-- This story appears in ESPN The Magazine's Jan. 5 Championship Drive Issue. Subscribe today!
THE 35-SECOND CLIP encapsulates how far apart they are, one man casually spinning a football on his fingers, the other with his hands on his hips, trying to keep his head from exploding. Only Jameis Winston and Jimbo Fisher could make a pregame conversation the biggest highlight from Clemson-Florida State, a game that will go into overtime and nearly derail FSU's national title defense -- a game in which Winston won't even play.
The mega-talented Heisman-winning quarterback is serving a one-game suspension for shouting a sexually explicit Internet meme from atop a student union cafeteria table earlier in the week. But here is Winston, in his pads and helmet, going through warm-ups. What is he thinking?
Or better yet, what is Fisher thinking? He looks like a father doing his best not to scream at his son in the middle of the grocery store as he calmly tells Winston to please go to the locker room and change. And so Winston does, coming back onto the field smiling and seemingly unaffected. The 20-year-old kid captivates Fisher; he won him a national title, after all, FSU's first in 14 years. Winston also troubles Fisher, from the cafeteria scene to the student conduct trial over an alleged sexual assault that threatened to keep Winston out of the playoff. (Winston was cleared of the accusations on Sunday.) They seem to be in sync only between the lines, when Fisher is demanding too much from his team and Winston seems to be the only one who gets why. They are bonded by a competitiveness that borders on insanity.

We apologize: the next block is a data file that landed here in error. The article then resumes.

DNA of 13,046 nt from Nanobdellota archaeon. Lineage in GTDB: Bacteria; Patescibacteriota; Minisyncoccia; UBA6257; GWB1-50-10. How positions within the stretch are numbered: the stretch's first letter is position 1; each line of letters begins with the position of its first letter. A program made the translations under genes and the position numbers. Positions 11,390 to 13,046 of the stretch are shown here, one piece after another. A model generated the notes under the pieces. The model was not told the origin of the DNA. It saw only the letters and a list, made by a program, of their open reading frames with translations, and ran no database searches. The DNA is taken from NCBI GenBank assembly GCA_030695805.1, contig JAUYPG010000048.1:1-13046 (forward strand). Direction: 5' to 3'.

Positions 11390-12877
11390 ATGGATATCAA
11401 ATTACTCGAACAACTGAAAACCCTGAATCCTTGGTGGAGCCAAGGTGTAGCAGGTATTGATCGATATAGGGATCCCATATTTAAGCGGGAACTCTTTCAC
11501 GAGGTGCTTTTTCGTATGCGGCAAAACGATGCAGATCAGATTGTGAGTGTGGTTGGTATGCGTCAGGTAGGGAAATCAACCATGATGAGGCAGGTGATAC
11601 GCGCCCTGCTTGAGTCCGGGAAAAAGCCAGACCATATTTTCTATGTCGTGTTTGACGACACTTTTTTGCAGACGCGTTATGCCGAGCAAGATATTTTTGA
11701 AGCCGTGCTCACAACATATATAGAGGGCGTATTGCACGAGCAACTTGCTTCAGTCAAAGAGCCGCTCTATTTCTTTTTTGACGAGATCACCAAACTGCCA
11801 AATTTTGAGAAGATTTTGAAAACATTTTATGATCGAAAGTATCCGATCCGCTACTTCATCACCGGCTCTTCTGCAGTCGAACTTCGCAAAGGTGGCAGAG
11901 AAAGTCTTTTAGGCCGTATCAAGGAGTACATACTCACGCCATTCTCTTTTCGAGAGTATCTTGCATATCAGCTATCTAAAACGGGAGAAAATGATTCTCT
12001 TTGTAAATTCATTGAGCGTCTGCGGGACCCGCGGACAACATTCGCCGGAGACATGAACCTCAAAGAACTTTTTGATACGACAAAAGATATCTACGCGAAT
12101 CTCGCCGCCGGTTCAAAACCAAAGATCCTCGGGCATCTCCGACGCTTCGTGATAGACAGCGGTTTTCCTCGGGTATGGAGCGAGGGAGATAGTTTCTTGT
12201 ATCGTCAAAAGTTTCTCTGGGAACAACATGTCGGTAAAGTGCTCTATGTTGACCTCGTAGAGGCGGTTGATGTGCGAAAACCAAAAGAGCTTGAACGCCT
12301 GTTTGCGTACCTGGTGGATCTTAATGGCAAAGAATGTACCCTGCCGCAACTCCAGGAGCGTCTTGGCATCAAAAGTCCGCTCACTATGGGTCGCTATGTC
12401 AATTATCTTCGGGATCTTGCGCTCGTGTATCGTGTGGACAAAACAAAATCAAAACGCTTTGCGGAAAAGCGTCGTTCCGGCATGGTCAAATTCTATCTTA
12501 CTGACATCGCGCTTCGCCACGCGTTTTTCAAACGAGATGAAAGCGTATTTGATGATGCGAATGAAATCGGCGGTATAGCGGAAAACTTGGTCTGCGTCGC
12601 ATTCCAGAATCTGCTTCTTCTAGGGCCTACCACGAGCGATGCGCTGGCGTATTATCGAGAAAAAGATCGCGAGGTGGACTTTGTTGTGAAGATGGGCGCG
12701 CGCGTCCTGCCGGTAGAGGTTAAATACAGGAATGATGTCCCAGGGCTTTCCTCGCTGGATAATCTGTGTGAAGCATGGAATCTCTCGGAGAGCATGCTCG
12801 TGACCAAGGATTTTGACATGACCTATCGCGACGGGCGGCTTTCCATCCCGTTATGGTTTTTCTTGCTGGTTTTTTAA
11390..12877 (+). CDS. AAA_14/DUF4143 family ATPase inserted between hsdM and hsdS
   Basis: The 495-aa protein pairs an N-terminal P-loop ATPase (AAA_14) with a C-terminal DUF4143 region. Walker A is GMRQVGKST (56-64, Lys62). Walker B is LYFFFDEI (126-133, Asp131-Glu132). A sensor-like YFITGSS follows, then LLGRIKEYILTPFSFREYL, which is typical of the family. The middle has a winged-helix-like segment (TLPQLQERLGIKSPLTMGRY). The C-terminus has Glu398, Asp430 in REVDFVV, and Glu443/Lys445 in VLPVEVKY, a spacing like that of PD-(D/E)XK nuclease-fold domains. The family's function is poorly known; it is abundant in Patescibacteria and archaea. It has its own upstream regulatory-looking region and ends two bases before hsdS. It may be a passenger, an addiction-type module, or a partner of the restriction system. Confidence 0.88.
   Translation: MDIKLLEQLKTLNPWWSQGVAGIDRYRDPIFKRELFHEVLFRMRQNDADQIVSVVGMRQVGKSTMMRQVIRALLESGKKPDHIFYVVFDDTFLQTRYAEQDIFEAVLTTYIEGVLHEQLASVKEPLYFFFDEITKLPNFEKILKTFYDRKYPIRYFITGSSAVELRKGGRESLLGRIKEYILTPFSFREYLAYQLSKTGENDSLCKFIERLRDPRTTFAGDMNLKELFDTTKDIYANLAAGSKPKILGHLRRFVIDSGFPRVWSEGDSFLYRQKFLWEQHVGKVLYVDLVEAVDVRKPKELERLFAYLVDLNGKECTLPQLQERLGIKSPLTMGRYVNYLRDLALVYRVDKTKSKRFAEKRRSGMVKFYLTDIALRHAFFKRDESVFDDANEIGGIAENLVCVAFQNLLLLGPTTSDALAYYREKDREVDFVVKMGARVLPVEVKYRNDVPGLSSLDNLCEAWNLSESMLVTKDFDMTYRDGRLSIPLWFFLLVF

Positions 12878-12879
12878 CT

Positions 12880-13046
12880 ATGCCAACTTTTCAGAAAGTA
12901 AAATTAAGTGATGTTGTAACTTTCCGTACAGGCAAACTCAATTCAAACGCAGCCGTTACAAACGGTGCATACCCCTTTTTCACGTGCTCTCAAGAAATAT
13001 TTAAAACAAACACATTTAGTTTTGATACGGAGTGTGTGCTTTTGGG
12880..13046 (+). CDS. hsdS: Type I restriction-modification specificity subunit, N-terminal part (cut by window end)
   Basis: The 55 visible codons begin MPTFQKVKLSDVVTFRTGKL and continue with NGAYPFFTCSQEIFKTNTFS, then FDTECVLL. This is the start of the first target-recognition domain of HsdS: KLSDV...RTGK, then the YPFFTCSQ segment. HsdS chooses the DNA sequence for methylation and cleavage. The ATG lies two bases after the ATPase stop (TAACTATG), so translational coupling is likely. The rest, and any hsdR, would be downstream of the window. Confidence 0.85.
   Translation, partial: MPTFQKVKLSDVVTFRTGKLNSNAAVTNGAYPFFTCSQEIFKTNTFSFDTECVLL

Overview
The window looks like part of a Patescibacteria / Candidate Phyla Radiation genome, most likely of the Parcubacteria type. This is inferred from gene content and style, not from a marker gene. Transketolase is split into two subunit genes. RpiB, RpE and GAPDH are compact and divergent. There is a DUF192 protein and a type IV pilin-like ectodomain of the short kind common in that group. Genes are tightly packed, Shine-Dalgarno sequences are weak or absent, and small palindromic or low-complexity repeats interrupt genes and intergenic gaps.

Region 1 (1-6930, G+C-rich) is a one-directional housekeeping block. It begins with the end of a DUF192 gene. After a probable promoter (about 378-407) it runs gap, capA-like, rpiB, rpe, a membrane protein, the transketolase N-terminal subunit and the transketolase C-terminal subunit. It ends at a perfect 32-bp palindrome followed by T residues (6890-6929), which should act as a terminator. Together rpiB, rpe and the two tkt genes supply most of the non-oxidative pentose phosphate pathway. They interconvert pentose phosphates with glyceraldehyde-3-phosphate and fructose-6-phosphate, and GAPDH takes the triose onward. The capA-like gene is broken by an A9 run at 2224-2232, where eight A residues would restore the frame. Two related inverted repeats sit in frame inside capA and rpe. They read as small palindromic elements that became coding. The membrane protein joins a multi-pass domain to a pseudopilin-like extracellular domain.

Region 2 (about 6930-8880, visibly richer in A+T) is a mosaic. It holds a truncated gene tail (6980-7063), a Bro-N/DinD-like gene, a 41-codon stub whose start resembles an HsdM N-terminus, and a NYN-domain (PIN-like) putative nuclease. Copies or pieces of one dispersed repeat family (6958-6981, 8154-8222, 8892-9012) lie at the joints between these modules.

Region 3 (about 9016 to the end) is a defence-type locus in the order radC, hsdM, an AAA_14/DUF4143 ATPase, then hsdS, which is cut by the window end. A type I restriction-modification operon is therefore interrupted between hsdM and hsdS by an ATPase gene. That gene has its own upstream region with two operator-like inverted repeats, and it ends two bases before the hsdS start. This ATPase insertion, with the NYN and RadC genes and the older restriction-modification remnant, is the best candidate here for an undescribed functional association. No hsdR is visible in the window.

How can Winston, so in control on the field, so driven to accomplish the exact same things Fisher wants, be so problematic off the field? The answer to that question won't come against Clemson, with another unblemished record on the line and the world breathing down their necks.
Fisher is just doing everything he can to save the season, to save Winston from himself. He has to save Winston. He's lost one before.
NINE WEEKS LATER, in a house nestled in the woods of south Georgia, Greg Reid nervously watches Boston College nearly knock off the Noles, a recurring theme this season. A cold rain taps outside, causing a family of feral cats to hover near the patio door, but Reid is fixated on the TV. He springs to his feet, clapping and imploring FSU to do something big. "You see that effort?" Reid says after one particularly solid play. "That's coaching, man."
Three years removed from his final game in garnet and gold, Reid is even more passionate about Jimbo Fisher. He hates that Fisher has become the most polarizing coach in college football, widely known for being an apologist for misbehaving players, most notably Winston.
The critics, Reid says, just don't know Jimbo. The only way to understand him is to live through a season with him.In 2008, Reid was just a teenager, the top recruit in Georgia, when he met Fisher, who was Bobby Bowden's offensive coordinator and the head-coach-in-waiting. Reid, a cornerback, had pledged to play for FSU rival Florida. Many smooth-talking coaches had passed through Reid's hometown of Valdosta, and they all started sounding the same. But when Fisher knelt down with Reid's mom, Diane Hart, for Sunday service at Mount Calvary Baptist Church, she was sold. Hart, a single mother, believed in Fisher's faith, that he would take care of her son. Reid believed Fisher when he said they would rebuild Florida State together.